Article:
The web is a natural place for symbiotic relationships.
Writers and readers, Filmmakers and Financiers.
Predators and prey.
There's certainly overlap in those categories, so who's
who isn't clearly defined, but there's definitely stalking
and bounding, trailing and fleeing, even a spring prom
and courtship quadrille, thrown in for good measure.
The most recent Filmmaker / Financier symbiotic
environ is IndieGoGo.com, running berserkeley in
Berkeley, California. Their slogan is:
"Where Independent Happens."
Hmm. Given the state of the indy film world, and
what else "happens," I hope it gets a better slogan
eventually. The project itself is encouraging though,
and that's because of the people.
Danae Ringelmann co-founded and CFOs this film
funding dating service, hooking up filmmakers to
financiers and cineastes, to support all the filmmaking.
IndieGoGo works fundraising magic for indy filmmakers,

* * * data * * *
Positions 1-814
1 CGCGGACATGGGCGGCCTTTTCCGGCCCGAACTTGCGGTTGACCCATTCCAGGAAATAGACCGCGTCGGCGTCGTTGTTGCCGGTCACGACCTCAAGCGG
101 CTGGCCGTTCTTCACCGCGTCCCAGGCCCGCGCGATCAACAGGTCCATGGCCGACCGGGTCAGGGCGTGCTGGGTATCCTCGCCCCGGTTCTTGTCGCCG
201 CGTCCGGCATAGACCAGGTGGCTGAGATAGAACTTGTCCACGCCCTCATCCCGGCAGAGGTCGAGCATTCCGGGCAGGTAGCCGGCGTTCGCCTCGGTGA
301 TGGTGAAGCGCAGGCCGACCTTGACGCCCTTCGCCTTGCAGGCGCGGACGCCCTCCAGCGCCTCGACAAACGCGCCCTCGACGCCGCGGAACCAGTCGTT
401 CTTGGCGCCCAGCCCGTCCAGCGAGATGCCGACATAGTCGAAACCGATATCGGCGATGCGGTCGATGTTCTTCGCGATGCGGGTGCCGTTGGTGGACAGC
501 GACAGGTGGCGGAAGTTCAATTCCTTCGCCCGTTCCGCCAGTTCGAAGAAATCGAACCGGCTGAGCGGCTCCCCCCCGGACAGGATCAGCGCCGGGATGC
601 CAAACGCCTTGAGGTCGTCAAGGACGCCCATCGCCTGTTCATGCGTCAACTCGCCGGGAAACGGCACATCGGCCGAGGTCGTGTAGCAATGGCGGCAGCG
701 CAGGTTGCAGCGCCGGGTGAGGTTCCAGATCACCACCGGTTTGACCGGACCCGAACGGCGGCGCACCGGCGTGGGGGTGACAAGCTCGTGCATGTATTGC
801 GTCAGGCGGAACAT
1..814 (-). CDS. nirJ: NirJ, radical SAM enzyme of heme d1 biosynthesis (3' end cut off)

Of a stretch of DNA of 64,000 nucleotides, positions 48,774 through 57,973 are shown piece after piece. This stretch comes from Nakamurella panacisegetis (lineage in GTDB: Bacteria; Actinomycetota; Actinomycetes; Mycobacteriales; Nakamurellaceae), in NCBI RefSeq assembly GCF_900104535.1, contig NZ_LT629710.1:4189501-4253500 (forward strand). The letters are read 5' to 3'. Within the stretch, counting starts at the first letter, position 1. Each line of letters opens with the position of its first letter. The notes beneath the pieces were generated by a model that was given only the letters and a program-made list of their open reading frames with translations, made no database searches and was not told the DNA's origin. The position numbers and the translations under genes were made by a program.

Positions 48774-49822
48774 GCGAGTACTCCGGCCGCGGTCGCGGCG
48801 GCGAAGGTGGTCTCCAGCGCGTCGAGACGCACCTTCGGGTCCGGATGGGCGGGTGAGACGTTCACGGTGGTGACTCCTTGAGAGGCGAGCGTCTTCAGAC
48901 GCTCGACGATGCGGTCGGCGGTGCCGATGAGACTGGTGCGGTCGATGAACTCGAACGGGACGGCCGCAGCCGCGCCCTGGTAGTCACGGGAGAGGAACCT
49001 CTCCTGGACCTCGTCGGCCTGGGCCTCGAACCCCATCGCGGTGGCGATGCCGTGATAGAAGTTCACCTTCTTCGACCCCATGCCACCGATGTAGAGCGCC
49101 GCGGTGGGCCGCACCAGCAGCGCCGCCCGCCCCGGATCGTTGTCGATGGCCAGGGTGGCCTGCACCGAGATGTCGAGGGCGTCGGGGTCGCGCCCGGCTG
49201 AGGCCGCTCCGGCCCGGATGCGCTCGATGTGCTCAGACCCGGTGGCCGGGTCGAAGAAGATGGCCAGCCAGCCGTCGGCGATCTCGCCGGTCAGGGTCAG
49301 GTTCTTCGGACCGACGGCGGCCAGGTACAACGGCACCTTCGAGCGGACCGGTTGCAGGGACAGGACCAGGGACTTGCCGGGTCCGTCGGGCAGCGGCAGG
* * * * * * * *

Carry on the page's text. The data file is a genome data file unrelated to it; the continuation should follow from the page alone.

connecting new project money channels.
Danae was a Cowen & Co. securities analyst, focused on
entertainment and video game companies like Disney,
Pixar, Electronic Arts, and Lions Gate. She also worked at
J.P. Morgan's Investment Bank.
She is an MBA candidate at UC Berkeley's Haas School of
Business, and co-chaired the 2007 Global Social Venture
Competition, and still guides the Haas Digital Media &
Entertainment Club there at Cal.
Danae completed the CFA curriculum and graduated the
University of North Carolina at Chapel Hill, as a Morehead Scholar.
That's a lot of scholastic activity. I hope school's out, and
Dana can now guide her film financing ship successfully.
IndieGoGo looks good, actually.
Filmmakers can learn about it here.
Saturday, January 5, 2008
I've been raising money for movies since I was 14 years old,
and now I'm 51.
I figure I can make my movies, the movies I want to make, for
another ten years.
During that time, I also want to teach others the tricks I've
learned over the years, and help them make the films they want
to make, rather than just settle for the films they think they
Hollywood CA USA